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Shrek

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Shrek: Proof that ogres and Chia Pets should never, ever mate.

© 2001 Dreamworks
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"Shrek" (IMDb listing) announces itself loudly in the opening shot where our hero takes a page from a book of familiar fairy tales and proceeds to wipe his behind with it. No need for subtly, the filmmakers announce loud and proud that this post-modern roast of "Cinderella," "Snow White," and countless other fairy tales will be as knowing and crude as any other family film you've seen in recent history. As beautiful and carefully executed as "Shrek" is, the content is the same cynical rubbish we've seen a million times before.

Our hero is Shrek (voiced by Mike Myers), an ogre who lives a lonely life in the swamps of Duloc. Constantly hunted by knights, Shrek is resigned to a life where nobody wants to take the time to get to know him. When Prince Farquaad (John Lithgow) declares that all fairy tale characters (Pinocchio, Peter Pan, ect.) be rounded up and jailed, a talking donkey named Donkey (Eddie Murphy) escapes and befriends Shrek. Shrek, irritated and annoyed, agrees to help Donkey win his freedom and journeys to the Prince's castle to plead his case. The Prince witnesses Shrek's mighty power first-hand and sends him on an expedition to retrieve the Princess Fiona (Cameron Diaz) from a far away castle. Once found, Shrek soon falls for the Princess and learns that not everybody is afraid of his appearance.

Four years in the making (which explains "Macarena" and "Riverdance" references), "Shrek" is frequently an incredible film to behold. With lush landscapes and realistic fleshtones, it's pretty obvious a lot of time and effort went into creating this world. The non-ogre characters also take the magical leap and appear almost human to the naked eye. "Shrek" is a technical marvel that pushes the envelope of computer animation that much closer to the danger zone of realism, yet the film never forgets to also remain cartoony to keep up the fairy tale aspect of the story. Taking a giant leap past the synthetic realms of "Toy Story" and "A Bug's Life," "Shrek" throws down the gauntlet for the next animated film to come (most likely the anticipated "Final Fantasy" picture opening in July).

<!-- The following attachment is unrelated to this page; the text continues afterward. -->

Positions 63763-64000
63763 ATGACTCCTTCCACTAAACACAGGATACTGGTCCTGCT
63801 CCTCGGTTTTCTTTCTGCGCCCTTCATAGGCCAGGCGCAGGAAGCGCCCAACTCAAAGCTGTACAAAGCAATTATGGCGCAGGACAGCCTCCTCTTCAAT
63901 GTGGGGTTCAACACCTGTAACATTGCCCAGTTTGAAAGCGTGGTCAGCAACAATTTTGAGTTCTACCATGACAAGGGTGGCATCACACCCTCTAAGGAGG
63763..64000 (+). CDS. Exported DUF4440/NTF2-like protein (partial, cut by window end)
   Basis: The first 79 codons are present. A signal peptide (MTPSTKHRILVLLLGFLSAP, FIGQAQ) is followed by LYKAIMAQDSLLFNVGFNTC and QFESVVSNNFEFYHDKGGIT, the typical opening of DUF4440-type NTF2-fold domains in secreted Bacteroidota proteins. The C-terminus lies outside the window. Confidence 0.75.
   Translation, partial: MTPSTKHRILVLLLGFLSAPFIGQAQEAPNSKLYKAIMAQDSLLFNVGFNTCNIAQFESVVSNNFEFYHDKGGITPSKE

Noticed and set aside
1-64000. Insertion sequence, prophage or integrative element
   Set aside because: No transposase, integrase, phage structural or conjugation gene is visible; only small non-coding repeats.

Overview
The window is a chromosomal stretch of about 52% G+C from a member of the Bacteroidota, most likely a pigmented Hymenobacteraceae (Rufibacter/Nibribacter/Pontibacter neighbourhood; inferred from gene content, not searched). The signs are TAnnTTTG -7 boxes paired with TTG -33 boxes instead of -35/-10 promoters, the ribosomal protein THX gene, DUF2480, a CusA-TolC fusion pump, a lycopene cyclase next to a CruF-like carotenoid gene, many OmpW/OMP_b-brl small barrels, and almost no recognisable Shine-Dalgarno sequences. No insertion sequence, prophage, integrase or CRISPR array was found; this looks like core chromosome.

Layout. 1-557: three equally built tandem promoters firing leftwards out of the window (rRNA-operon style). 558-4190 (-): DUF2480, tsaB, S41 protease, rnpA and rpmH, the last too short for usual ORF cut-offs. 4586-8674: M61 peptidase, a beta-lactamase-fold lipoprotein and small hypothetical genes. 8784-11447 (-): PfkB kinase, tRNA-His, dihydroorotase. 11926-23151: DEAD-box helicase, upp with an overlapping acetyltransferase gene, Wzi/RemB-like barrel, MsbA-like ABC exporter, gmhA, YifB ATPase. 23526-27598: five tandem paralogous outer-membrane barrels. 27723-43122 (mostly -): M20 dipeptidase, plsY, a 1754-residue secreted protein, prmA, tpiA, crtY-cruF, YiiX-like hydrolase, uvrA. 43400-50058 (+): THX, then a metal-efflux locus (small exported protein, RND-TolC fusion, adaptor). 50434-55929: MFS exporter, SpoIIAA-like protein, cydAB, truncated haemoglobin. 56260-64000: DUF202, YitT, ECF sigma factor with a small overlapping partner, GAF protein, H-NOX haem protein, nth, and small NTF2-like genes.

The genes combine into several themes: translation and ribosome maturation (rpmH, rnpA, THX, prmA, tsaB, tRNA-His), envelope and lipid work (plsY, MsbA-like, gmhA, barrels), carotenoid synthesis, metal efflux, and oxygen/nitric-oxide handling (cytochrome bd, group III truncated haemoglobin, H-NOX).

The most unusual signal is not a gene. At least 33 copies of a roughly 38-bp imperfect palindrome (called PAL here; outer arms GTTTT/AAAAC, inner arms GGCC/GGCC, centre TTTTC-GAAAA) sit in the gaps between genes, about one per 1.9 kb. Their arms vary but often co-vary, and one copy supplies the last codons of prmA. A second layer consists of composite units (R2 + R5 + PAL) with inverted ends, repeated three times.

As technically perfect as the animation is, the screenplay is lacking. A "nudge-nudge, wink-wink" self-referential collection of fairy tale parodies strung together with smug dialog and a brutal moral about loving yourself unconditionally, "Shrek" is out for blood right from the first shot. I positively abhor these films that think they're paying homage to the old Warner Bros. cartoons or "Fractured Fairy Tales" by launching the jokes at 150 mph and always letting the audience know that the filmmakers get the gag too. You can almost hear the self-patting of backs during scenes that make fun of Disney (coming from ousted executive Jeffrey Katzenberg, these mouse jokes are infantile and impotent), and especially the moments where legendary fairy tale characters swing by for cameos. Also disturbing — and not terribly classy — is "Shrek's" preoccupation with flatulence humor. Very little is amusing in "Shrek," especially for the "Simpsons" generation that can see satire done on such a greater level week after week on that landmark television show.

The much-hyped voice cast is a collection worth admiring. Mike Myers resurrects his "If it's not Scottish, it's crap!!!" character from "SNL" to embody the (rather large) personality of Shrek. As a giant green ogre, Myers brings subtle humor and genuine empathy to the character. Myers mostly plays the straight man to Eddie Murphy's Donkey, which leaves Murphy to collect the laughs that the film isn't able to muck up with all the cynical baggage. As the neurotic ass, Murphy is freed once again to play around and just be funny for a change. The two create a kind of Hope and Crosby vs. "Dumb and Dumber" type relationship that forms a strong backbone to the endless parade of sight gags and limp parody. It makes me wish that Shrek and Donkey were characters in another movie that just focuses on them and eschews the pretentious mocking.

"Shrek's" jokes come too easily, and they ruin a potentially sweet and clever film with needless derision. It's irreverence on a "Toy Story 2" level that just wears you down after only a short time. "Shrek", as a feature film, doesn't know when to quit.

Filmfodder Grade: C








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